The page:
Markets and Trends

The Role of IT & Business Services on the Journey to COVID-19 Recovery

Enterprises are turning to IT and business services to navigate their responses to COVID-19. Explore the roles services play with IDC's Rebecca Segal.
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Our world has been facing and will continue to face unprecedented times as we battle a global pandemic. The actions needed to temper the devastating effects of the pandemic have in turn led to shutdowns of economies across the globe, massive unemployment, and global recession. The pandemic is still in charge, leading to uncertainty and worries as restrictions are lifted and economies reopen. 

According to IDC’s surveys, two-thirds of enterprises with over 1,000 employees utilize the services of professional services firms. How will those firms fare during the different phases of the crisis, from shut down to recovery? In a nutshell, spending on services will decline due to reductions in budgets, requests for price reductions, spending in industries so affected by the pandemic they have to shut down operations, and the need to shift priorities from a growth agenda to cost containment.   

But there are things service firms are doing, can do, and will continue to do that will ultimately dictate how not only they’ll emerge but how their  customers will emerge  when we reach the recovery phase of the economic slowdown we’re in. 

The Five Stages of Recovery

Driven by the global pandemic, IDC believes we will go through five phases from crisis to recovery. Each of those phases will have a related business imperative be the primary focus of senior business executives – the CEO agenda if you will. As you can imagine, while these phases will be somewhat unique, different industries and regions will go through these phases at different times, some staying longer in one or another.

During the first phase, the crisis phase, the focus was on business continuity. Most industries and geographies have moved on from this phase. A slowdown has followed as social distancing forced everyone indoors, businesses closed, and unemployment surged. The business imperative turned to ROI, conserving cash for the most critical business activities. We are in or will soon be in recession and the focus becomes operational resiliency, adaptation, and evolution. As we come out of recession and customers begin to spend more, enterprises will ramp up and invest as they begin to accelerate their businesses and services. In time there will be a recovery and at that point, the business imperative will be innovation as companies take what they have learned in the earlier phases and continue towards reinvention.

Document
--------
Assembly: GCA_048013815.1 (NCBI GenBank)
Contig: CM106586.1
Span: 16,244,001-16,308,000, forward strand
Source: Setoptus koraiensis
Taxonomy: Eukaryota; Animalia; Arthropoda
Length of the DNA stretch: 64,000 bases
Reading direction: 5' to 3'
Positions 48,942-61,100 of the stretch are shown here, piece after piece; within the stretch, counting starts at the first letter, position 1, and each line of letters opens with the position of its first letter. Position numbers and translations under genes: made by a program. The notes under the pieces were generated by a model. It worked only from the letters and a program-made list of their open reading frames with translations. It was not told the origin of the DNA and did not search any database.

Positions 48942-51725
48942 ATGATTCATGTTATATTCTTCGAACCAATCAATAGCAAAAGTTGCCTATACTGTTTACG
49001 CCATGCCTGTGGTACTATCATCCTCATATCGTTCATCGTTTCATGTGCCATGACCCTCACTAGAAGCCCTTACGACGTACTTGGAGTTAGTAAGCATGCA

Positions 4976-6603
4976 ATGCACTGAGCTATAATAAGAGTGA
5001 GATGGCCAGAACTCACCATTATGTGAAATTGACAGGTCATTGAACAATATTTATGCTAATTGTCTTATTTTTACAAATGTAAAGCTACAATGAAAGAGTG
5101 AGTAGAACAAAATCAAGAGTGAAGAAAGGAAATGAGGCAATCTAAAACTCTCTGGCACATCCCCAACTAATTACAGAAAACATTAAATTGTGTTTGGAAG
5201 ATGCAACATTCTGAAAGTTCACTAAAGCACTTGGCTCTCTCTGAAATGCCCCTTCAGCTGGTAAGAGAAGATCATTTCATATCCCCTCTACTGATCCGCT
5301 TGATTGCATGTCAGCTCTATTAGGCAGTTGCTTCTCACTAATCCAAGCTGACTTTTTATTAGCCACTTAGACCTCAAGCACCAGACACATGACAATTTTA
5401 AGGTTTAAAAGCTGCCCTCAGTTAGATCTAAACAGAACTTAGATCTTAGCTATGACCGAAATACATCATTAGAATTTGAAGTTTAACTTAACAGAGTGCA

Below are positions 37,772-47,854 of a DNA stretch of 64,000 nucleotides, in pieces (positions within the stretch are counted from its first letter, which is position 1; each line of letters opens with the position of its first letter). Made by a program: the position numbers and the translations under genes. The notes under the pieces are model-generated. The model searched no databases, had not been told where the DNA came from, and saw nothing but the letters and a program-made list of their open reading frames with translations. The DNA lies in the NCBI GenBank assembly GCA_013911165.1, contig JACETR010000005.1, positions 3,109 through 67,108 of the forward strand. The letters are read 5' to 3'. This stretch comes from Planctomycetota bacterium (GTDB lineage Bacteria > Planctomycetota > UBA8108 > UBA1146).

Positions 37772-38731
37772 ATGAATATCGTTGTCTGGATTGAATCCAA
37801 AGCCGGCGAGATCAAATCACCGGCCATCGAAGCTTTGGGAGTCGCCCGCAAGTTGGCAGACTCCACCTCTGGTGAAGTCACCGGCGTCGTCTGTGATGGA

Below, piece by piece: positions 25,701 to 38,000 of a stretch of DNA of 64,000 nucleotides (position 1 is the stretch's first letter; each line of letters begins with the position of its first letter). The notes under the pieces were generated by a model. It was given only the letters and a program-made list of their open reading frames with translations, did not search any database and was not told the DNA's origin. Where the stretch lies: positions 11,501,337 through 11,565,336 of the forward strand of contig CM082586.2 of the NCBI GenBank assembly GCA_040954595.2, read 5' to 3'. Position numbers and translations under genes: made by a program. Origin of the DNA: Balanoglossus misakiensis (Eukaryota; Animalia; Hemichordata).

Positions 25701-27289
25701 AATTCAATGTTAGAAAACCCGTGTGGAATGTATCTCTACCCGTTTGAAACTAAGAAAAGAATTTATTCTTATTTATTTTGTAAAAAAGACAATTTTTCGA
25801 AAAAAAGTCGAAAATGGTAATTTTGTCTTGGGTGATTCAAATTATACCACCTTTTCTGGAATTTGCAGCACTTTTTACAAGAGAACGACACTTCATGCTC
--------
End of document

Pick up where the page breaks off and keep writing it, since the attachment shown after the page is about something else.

How IT & Business Services Have Responded

So what does this mean for services companies? Since February or March, when some would say the crisis really began for much of the world including the US, my colleagues and I have been amazed at the role of service firms in supporting most of the activities required to address those early business imperatives. The reality is that service firms are deeply embedded in their clients’ businesses, programs, transformations, and capabilities and will continue to be if these clients are to survive. Business and IT processes are regularly modernized and managed by service firms. Business and IT strategies are developed with service firms. The road to recovery by many, many companies will include service firms.

What have service firms have been doing and what role will they play during each phase of the journey to recovery, starting with the crisis phase? We’ve outlined the following responses:


We call this first phase React, as service firms moved millions of their own and their clients’ workers to work from home, implementing millions of instances of cloud based digital workplace solutions. They supported employee health and safety programs and supplied compute power and critical tools to COVID researchers. They spun up telemedicine capabilities and all the many communication capabilities needed to support the initiative. They launched integrated disease tracking platforms combined with economic and client business data to help give better line of sight by leveraging analytics and AI. They helped to assess supply chain risks, develop scenarios, and implement new and alternative networks for their clients.  And all this while moving their own workforces, often center based to a work from home basis with the goal of maintaining service levels.